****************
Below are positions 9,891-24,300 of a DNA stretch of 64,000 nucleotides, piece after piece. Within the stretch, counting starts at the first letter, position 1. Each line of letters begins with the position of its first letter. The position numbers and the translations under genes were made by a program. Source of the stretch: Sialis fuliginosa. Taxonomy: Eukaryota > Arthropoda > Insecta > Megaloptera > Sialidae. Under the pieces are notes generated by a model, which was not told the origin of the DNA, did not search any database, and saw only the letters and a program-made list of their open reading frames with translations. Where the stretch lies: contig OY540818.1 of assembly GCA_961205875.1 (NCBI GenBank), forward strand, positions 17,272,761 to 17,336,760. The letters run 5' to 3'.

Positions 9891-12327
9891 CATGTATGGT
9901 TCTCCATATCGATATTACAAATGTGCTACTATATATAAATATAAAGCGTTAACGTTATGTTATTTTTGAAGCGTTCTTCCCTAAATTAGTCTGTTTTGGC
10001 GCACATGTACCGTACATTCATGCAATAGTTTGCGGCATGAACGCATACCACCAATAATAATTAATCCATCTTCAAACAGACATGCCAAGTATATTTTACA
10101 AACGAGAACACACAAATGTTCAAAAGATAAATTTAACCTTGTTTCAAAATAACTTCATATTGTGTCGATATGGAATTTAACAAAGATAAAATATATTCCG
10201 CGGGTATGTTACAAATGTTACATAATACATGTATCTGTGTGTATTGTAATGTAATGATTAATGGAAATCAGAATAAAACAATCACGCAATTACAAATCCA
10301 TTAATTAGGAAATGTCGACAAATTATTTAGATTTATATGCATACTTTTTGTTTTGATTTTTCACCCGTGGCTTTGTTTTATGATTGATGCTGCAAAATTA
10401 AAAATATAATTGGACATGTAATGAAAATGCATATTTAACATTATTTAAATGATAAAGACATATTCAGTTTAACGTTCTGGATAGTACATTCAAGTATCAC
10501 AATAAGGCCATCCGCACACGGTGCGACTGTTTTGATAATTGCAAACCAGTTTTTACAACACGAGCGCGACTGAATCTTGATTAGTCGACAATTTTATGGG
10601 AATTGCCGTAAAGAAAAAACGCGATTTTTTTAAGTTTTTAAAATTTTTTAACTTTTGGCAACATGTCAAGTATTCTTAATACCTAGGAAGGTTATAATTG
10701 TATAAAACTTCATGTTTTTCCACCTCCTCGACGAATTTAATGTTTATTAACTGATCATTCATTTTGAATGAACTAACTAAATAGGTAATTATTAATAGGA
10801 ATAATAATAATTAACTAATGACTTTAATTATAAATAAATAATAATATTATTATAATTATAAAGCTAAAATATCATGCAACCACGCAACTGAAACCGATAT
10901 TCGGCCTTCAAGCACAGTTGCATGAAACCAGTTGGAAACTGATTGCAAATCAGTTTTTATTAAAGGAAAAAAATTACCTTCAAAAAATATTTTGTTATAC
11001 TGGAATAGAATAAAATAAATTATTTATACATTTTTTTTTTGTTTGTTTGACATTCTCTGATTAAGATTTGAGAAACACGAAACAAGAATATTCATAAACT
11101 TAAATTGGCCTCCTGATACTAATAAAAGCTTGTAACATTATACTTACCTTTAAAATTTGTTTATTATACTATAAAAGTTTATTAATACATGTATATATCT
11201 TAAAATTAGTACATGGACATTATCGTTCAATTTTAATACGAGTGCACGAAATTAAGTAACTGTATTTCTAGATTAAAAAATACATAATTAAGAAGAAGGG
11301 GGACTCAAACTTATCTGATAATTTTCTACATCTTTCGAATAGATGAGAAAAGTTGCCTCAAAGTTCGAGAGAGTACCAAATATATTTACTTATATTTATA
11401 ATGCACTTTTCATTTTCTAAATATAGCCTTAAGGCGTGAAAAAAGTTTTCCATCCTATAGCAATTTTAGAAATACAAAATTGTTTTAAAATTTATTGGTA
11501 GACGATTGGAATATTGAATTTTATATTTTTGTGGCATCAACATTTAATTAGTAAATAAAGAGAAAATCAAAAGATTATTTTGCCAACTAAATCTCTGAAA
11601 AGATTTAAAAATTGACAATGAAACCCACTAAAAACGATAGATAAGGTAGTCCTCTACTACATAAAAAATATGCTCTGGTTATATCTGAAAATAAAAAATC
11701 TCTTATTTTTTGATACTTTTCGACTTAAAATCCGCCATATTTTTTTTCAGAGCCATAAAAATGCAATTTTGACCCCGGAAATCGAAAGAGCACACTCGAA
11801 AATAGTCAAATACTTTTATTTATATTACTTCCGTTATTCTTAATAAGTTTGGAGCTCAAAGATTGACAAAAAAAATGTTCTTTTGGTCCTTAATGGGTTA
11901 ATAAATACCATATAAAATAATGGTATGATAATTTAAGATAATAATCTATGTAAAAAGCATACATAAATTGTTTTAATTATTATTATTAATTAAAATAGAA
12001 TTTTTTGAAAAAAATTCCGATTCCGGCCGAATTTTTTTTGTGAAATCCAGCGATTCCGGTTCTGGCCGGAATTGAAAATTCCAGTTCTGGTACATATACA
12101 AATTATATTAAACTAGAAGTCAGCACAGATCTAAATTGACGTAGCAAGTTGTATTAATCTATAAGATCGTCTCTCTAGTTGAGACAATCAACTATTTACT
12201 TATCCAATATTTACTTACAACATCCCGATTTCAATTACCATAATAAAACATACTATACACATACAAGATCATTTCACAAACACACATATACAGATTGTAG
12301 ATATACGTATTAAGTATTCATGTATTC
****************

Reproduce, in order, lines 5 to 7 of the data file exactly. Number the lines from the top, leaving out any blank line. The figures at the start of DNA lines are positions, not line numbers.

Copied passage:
10001 GCACATGTACCGTACATTCATGCAATAGTTTGCGGCATGAACGCATACCACCAATAATAATTAATCCATCTTCAAACAGACATGCCAAGTATATTTTACA
10101 AACGAGAACACACAAATGTTCAAAAGATAAATTTAACCTTGTTTCAAAATAACTTCATATTGTGTCGATATGGAATTTAACAAAGATAAAATATATTCCG
10201 CGGGTATGTTACAAATGTTACATAATACATGTATCTGTGTGTATTGTAATGTAATGATTAATGGAAATCAGAATAAAACAATCACGCAATTACAAATCCA